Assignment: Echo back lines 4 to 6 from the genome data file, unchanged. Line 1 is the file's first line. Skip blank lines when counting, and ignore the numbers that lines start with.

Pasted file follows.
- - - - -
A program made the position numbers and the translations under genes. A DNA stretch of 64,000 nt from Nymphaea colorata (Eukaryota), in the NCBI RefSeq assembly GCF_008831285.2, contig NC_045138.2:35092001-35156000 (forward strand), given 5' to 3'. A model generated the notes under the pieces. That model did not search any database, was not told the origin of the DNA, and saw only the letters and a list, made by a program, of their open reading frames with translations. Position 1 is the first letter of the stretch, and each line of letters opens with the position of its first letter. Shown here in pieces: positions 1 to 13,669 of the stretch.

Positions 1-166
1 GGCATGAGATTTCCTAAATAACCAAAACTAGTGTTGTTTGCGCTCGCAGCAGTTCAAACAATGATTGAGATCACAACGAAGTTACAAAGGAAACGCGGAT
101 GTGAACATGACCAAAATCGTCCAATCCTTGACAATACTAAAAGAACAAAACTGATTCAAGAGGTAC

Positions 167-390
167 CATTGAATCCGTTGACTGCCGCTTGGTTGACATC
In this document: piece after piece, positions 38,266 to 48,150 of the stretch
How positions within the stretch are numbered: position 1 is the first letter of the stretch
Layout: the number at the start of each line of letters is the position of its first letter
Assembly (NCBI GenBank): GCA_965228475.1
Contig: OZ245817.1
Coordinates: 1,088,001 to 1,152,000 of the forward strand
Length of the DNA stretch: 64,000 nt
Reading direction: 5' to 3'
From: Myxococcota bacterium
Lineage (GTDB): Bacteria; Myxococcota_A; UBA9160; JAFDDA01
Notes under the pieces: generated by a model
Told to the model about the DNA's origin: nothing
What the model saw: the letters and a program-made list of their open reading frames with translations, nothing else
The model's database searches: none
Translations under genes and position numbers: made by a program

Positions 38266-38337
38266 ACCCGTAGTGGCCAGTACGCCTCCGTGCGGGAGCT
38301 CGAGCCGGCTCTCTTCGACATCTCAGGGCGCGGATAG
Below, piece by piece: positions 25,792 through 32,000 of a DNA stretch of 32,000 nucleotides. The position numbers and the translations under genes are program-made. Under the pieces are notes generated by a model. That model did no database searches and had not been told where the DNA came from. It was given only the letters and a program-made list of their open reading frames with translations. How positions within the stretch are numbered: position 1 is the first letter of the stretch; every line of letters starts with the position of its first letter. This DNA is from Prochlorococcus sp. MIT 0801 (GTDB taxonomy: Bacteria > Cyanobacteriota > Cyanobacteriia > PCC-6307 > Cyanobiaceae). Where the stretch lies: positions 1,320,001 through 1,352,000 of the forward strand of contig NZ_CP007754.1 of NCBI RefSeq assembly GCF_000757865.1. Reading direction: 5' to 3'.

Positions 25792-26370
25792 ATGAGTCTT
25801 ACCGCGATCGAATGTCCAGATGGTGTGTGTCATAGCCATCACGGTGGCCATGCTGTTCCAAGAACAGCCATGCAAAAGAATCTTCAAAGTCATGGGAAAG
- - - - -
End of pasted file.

101 GTGAACATGACCAAAATCGTCCAATCCTTGACAATACTAAAAGAACAAAACTGATTCAAGAGGTAC

Positions 167-390
167 CATTGAATCCGTTGACTGCCGCTTGGTTGACATC